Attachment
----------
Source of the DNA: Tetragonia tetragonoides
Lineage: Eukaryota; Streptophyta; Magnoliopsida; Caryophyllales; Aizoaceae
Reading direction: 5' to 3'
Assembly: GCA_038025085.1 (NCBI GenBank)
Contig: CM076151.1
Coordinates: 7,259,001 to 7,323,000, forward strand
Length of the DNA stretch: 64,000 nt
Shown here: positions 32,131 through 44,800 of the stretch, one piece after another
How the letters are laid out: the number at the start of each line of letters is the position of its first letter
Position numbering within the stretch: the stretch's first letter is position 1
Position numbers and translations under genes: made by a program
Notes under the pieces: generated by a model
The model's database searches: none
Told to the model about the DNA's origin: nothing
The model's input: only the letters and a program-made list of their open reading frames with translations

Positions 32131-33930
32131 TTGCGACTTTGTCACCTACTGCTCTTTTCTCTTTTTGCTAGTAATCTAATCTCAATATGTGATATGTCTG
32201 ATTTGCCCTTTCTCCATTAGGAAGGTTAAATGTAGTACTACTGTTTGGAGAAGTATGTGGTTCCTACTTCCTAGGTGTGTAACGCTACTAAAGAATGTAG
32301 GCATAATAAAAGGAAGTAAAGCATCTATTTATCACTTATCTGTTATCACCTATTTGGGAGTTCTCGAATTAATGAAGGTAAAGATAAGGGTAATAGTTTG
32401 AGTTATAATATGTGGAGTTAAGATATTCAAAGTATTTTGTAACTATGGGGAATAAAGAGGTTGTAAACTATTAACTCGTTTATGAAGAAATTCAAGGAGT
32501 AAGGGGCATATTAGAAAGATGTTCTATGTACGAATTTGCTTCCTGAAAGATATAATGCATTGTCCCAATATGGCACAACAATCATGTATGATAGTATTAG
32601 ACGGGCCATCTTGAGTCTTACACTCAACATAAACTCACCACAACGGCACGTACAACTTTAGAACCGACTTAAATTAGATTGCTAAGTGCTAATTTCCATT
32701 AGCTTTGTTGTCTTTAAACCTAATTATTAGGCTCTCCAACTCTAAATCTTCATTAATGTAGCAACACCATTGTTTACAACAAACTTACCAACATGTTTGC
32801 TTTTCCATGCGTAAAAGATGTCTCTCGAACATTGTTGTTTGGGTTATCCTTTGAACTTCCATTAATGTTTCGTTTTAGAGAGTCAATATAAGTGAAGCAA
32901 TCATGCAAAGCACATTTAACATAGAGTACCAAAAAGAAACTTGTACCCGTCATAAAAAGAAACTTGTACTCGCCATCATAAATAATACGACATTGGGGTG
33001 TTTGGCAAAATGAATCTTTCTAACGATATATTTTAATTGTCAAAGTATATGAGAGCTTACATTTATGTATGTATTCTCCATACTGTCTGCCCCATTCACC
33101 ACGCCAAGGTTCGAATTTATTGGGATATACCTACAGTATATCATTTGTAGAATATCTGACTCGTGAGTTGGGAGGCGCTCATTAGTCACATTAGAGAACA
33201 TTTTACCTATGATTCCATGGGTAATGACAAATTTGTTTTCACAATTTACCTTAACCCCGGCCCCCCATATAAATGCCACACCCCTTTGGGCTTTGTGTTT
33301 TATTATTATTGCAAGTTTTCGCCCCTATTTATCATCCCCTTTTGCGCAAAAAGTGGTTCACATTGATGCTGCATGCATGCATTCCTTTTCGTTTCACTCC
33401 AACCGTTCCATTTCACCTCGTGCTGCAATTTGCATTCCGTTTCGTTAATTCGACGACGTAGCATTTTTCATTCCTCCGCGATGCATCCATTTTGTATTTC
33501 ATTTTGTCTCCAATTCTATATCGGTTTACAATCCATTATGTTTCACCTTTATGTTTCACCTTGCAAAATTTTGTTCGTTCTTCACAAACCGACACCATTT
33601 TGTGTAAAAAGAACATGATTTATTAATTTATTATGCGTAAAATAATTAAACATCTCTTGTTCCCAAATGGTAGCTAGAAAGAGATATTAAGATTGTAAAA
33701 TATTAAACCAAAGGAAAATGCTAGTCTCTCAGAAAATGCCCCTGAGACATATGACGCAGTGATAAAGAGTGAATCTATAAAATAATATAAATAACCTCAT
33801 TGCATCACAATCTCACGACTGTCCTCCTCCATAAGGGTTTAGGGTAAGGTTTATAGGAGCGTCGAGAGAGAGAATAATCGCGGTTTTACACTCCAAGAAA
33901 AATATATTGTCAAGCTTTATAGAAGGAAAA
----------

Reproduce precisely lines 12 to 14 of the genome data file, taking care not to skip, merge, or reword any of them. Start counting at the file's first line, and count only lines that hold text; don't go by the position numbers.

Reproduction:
Notes under the pieces: generated by a model
The model's database searches: none
Told to the model about the DNA's origin: nothing